The goal of the Assyrian state was the creation of a unified world order; its methods were warfare, brutality, and terror.
—Greg Uttinger, Prologue, A Christian Guide to Ancient History (2004)
What Isaiah was condemning was Assyria’s self-confidence . . . reliance should be upon God alone.
—H. W. F. Saggs, The Might That Was Assyria (1984)
Assyria Lost and Found
The Assyrian empire stretched at its peak for a distance of 2,000 miles across the deserts, grasslands, and mountains of Asia Minor, from Egypt to India, from Russia to Arabia. Or as the Assyrians themselves put it, “From the borders of the distant mountains . . . as far as the upper sea of the setting sun.” The heart of the empire lay along the banks of the Tigris River in Mesopotamia. Its first capital was Asshur. Its second, Nineveh, was originally built by Nimrod in the wake of mankind’s dispersion from Babel.
The Assyrian empire endured, low tide and high tide, for a thousand years. And then, attacked by enemies from all sides, it collapsed. Its greatest cities faded, deteriorated, and “dissolved, transformed by nature into grassy mounds fit for sheepfolds.” Historian Arnold Brackman describes it this way, “Nothing remained of either Nineveh or Assyria except vague memories, legends, myths, and traditions handed down in profane and sacred literature. Not a scrap of tangible evidence survived to prove that Nineveh ever existed.” And so, at the beginning of the 1800s, scholars and skeptics freely questioned the very existence of Nineveh, the historicity of the Assyrian empire, and the infallibility of Scripture.
But in 1838 a young Englishman set out to walk across Europe and the Middle East to look for work in Ceylon, then a distant but profitable corner of the British Empire. Austen Henry Layard never made it to Ceylon or even India. He got sidetracked by adventure and antiquities. In particular, he developed a fascination for a huge mound of earth that lay across the Tigris from the decaying city of Mosul. Others poked about the mound before he could manage serious excavations, but it was Layard who first dug deep enough to turn up the ancient marble cherubim or sphinxes that once guarded the palace of Assyrian kings. Layard discovered the remains of Nineveh. And Assyria was back in the history books.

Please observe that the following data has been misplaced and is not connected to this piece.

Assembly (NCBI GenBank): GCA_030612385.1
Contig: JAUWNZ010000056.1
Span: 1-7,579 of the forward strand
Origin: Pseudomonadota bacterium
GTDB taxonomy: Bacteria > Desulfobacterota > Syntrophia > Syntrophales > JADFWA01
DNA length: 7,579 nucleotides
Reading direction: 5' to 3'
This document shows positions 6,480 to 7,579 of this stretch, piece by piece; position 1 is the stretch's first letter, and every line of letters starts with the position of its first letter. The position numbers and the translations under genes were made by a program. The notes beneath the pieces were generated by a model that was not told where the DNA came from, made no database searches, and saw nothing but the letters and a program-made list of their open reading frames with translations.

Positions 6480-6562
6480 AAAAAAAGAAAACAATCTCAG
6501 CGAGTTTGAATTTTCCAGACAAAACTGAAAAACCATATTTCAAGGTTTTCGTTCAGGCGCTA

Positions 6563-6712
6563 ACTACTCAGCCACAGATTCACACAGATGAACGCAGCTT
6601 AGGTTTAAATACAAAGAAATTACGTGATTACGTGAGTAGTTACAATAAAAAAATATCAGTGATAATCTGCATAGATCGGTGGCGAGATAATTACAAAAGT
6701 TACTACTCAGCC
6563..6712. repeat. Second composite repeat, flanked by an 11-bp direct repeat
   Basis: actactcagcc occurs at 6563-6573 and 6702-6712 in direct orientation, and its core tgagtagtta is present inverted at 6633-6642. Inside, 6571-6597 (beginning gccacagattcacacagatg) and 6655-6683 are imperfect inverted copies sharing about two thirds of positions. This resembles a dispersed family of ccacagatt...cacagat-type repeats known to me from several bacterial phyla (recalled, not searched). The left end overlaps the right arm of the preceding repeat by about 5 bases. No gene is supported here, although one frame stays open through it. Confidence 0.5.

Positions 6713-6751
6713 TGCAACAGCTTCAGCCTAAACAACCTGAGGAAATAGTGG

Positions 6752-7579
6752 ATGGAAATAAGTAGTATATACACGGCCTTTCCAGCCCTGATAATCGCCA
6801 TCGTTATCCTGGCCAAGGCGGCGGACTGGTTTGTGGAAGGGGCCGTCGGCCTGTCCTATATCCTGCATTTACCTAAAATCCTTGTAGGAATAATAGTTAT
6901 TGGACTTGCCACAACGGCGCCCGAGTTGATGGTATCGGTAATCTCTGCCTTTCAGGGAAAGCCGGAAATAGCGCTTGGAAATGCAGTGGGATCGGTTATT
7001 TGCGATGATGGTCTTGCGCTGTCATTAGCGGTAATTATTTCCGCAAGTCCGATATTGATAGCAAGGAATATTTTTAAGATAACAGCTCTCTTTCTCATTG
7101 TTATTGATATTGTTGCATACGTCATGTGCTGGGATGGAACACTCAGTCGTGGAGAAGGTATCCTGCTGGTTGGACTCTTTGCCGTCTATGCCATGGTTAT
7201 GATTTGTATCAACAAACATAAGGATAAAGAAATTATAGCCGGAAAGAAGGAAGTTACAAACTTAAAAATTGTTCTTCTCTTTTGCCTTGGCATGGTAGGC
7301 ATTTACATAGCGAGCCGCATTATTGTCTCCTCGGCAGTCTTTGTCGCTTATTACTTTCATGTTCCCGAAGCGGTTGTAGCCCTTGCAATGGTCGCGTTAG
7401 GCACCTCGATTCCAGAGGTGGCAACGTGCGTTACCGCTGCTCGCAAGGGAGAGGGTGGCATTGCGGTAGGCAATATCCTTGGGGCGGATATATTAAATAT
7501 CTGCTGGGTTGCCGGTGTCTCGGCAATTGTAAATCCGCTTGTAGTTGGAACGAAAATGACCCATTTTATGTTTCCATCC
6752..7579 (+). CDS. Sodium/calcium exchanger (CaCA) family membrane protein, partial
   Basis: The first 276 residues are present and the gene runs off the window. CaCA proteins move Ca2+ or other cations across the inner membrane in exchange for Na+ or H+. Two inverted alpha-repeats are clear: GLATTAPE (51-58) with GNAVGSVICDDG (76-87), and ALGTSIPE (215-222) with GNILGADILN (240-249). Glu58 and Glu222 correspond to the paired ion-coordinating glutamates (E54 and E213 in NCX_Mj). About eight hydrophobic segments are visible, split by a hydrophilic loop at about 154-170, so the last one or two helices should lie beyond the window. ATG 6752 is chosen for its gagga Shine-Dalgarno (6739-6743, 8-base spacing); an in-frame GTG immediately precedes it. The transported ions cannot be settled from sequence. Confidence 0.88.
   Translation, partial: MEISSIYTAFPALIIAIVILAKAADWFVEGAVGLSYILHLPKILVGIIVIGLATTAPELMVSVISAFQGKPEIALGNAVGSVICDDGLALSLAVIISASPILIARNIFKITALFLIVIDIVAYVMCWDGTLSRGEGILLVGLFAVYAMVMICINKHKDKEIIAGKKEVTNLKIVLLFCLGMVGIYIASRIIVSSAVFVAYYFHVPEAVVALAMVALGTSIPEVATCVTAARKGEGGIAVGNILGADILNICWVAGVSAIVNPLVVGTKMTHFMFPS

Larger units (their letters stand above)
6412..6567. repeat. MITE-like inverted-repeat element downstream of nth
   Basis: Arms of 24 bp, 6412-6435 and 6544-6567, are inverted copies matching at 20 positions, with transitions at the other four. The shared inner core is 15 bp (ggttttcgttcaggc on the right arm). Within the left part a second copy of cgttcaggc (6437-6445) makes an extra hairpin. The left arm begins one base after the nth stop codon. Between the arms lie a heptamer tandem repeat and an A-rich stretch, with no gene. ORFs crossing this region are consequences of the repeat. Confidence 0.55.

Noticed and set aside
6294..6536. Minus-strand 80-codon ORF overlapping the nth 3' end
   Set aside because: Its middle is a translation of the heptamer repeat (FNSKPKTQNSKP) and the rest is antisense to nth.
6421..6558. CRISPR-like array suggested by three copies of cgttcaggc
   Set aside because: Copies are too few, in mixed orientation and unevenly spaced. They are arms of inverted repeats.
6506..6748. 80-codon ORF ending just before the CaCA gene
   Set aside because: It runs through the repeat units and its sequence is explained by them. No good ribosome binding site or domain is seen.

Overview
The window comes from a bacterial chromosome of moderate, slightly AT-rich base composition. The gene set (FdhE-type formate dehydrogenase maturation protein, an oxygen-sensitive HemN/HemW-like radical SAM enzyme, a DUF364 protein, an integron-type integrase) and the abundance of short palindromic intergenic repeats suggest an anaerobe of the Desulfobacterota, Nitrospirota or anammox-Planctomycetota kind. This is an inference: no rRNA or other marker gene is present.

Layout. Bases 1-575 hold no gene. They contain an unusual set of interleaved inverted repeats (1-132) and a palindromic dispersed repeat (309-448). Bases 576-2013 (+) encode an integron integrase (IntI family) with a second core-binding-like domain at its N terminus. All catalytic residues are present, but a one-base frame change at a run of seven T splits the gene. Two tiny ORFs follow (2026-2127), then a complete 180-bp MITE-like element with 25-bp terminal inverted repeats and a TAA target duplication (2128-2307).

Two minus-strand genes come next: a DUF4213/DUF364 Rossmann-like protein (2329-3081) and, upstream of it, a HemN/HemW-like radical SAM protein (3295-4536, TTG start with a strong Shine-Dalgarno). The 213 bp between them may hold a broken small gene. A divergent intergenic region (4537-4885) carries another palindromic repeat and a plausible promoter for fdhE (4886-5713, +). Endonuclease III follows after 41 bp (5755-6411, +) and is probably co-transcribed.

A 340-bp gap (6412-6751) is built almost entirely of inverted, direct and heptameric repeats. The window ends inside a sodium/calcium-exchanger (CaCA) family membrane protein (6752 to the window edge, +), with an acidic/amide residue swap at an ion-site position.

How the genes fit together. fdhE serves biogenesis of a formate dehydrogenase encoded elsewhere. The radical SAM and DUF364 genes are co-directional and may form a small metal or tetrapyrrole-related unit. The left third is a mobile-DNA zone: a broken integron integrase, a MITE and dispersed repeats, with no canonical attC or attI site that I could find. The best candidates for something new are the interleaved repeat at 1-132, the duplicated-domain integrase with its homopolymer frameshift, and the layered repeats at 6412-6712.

The New World Order
Nimrod, who first built Nineveh, had been the first empire builder after the Flood. He began his career at Babel, and after divine judgment fell on that project, he continued to promote the same vision through military conquest and city-building: one-world order, paradise restored, the deification of man, and all apart from God. What Nimrod began, Mesopotamian culture perpetuated.
The Mesopotamian worldview understood the whole cosmos as a single State ruled by the assembly of the gods. Earthly empires were obvious, though not necessary, manifestations of that comic State. In other words, here was a polytheism that applauded imperial conquest. The conquering king was an agent of divine unity, and as long as he succeeded, he was the divine will incarnate for that hour.
The Assyrian kings came to speak of themselves in terms appropriate to this vision; here’s an example:
I am Shalmaneser, the legitimate king, the kind of the world, the king without rival, the Great Dragon, the only power within the four rims of the earth, overlord of all princes who has smashed all his enemies as if they be earthenware, the strong man, unsparing who shows no mercy in battle.
As the personal representative of deity, the kings of Assyria were not accustomed to showing humility.
The Might That Was Assyria
The Assyrians were pragmatic and harsh in their empire-building. First, the Assyrian armies used terror as a weapon. “It was consistent with the Assyrian sense of a divine mission that they should seek to impress a consciousness of this upon other peoples. To maintain a stability across the Near East based upon Assyrian power, it was necessary that other peoples should be persuaded that it was impossible to oppose Assyria” (Saggs, 248). The Assyrian armies frequently decapitated, mutilated, or burned their prisoners. Sometimes they flayed their victims and nailed up their skins as a warning to those entertaining any notion of resistance or rebellion.